This post is about 10 months in the making. I was waiting to write about it until it had an "end".... it still hasn't reached that point, so here I am, to write what I know, while I still remember it. =)
Toward the end of my pregnancy with Sam I was 95% certain that I wouldn't be returning to my job. I hadn't truly been happy there since Emily was born. I felt that the job (and the commute to get to the job) kept me away from my kids/family too much... and it was just generally a pain the ass anyway. Riding the max/bus for 2-3 hours each day for five years... I had had enough. I figured that maternity leave would give me a good chunk of time to look for a new job and get something lined up for when it was time to go back.
Of course, I didn't tell my current job that I wasn't planning to come back. They were already treating me differently with just their assumptions that I wouldn't be... and I didn't want to risk my benefits, etc., while I was out on leave.
Just a couple of weeks before my maternity leave started, a couple of directors from another, similar program met with boss to talk about how we ran our program and kept things on track in terms of federal required outcomes and such. My boss, calling me the "data guru" pulled me into the meeting so that I could help answer their questions. I left that meeting thing, "well... that was dumb" with the knowledge that a struggling program had just heard from my boss that I'm awesome and do a lot to keep the program on track.
Fast forward to December. I was on maternity leave, and was starting to look for jobs while Sam napped. I had put out several applications, and decided to e-mail the two directors that I had met with previously. I let them know that I was looking for something a bit more on a management track, and asked if they had decided to create a management position for their program. I didn't hear anything back from them, but I did get an interview at another agency as a housing case manager and personal finance instructor.
I nailed the interview. And the second interview. They offered me the position, and I accepted. I was set to start in the middle of January. I gave my job notice that I wouldn't be returning.
And then I got a phone call from the OTHER program. They wanted to bring me in for a "meeting". I agreed. We met. We talked about what types of things I'd done for my last job. They were surprised that I didn't have a more representative title based on the work that I was doing. They told me about their program and the challenges they were facing with staffing and structure. They told me that they were still trying to figure out the staffing structure for the program, that they planned to hire on a manager, and that I'd be a great candidate, but that they weren't quite "there" with budgets, etc. The asked me in what capacity (and for what wage) I'd be willing to work. They asked if I'd be interested in coming on as an independent contractor for a few months to get the program on track. I told them that it would be something that I'd consider, but also informed that that I'd already accepted another position so would need to know something/make a decision soon. They understood and said that they would get back to me the following week.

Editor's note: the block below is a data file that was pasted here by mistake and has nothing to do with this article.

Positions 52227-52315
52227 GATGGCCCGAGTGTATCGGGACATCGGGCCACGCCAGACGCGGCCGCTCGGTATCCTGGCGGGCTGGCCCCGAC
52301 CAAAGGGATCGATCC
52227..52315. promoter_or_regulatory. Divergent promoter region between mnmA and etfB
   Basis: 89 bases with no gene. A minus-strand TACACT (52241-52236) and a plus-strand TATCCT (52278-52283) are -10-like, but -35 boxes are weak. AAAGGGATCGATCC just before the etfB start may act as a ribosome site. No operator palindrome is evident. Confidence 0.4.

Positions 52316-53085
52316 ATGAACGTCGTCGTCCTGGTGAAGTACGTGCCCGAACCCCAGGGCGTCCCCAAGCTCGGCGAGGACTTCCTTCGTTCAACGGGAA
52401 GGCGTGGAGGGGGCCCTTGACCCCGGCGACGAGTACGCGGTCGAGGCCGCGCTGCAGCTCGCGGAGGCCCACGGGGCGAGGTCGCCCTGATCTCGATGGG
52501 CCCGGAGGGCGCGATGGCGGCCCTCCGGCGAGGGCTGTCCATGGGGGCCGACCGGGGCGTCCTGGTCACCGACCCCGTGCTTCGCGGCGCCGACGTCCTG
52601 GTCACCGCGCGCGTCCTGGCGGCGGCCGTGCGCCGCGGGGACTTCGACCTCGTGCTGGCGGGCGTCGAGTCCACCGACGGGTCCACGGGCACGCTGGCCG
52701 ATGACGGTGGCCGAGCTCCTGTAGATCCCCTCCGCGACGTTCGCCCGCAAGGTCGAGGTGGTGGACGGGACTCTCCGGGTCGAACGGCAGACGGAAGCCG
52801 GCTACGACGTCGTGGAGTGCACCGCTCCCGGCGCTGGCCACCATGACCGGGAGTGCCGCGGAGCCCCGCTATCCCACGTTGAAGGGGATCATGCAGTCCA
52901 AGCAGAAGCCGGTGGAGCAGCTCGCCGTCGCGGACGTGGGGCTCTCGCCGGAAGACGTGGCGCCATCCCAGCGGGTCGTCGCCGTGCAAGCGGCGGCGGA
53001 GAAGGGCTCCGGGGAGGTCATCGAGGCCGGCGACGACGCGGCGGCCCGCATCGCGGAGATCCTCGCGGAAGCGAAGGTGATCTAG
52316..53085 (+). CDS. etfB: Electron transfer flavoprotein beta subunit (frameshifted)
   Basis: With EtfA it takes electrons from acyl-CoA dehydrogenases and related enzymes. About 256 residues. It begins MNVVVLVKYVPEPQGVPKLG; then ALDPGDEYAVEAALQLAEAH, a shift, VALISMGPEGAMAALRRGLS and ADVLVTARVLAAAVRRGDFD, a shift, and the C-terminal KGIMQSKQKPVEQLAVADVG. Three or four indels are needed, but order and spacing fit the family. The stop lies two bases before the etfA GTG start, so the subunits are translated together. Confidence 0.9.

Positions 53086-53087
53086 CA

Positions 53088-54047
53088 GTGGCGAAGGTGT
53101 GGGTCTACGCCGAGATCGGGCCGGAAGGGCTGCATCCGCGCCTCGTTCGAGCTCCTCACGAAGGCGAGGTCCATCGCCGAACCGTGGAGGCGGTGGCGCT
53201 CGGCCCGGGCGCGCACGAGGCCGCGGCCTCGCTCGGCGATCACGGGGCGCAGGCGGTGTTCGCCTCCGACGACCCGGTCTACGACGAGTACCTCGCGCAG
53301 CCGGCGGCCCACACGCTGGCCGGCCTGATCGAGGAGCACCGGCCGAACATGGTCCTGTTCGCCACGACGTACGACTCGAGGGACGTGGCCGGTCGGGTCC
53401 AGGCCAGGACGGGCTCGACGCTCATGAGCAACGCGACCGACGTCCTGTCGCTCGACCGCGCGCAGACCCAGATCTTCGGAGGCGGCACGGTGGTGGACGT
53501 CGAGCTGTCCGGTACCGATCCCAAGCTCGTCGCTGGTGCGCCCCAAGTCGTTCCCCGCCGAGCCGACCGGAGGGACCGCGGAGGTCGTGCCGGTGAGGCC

The "following week" would have been the week of Christmas, and I a week before I was set to start my new job. I didn't want to be the jerk that gives them less than a week's notice that, "surprise! The person that you hired for the position isn't going to be showing up on Monday after all!"... and I felt pretty good about the other meeting... and, as Jacob said, I was a lot more excited talking about the possibilities there than I was talking about the case management gig. So... I took a risk. Without even hearing back from the potential, short-term independent contractor gig, I turned down the new job... and crossed my fingers.
Thankfully, I was offered the contract position... and, of course, I accepted. I kicked ass. I got the program in order, helped them hire a new staff, redesigned the structure of the program and built an entire 3-week employment prep curriculum that has ultimately led to doubling program enrollments. My boss referred to me as a "God send" on several occasions. Our federal contract liaison congratulated them on getting me on board. After the three month stint, they offered me a permanent position as the program coordinator... still not a "manager", and still, really, doing the same work that I've been doing for the last several years, but at least the title and pay were more in line with the duties, so I accepted it. They continued to tell me that they were going to hire a manager (and that they hoped I'd apply), but that they needed to wait until the new funding year (July) when budgets would be refreshed. So, I waited.
Last month the manager position opened. Before I submitted my application I sat down with my boss and asked if she still thought I'd be a good fit for the position. She did. I applied. I interviewed. I waited. I didn't get it. The woman that did get the position has been with the agency for several years and is of the culture that the agency represents (it's a culturally specific organization). So, I wasn't completely surprised. My boss told me that it was a hard decision, and that she sees a lot of potential in my and room for growth within the agency. I was a bit disappointed... both about not getting the position, and also in the fact that it seems that my career has kind of plateaued at the program coordinator/direct service level.
I took many risks when I decided to leave my last position. And I don't regret a single one of them. This story hasn't ended the way I hoped or expected it to, but that just means that there are more stories, and more risks to come...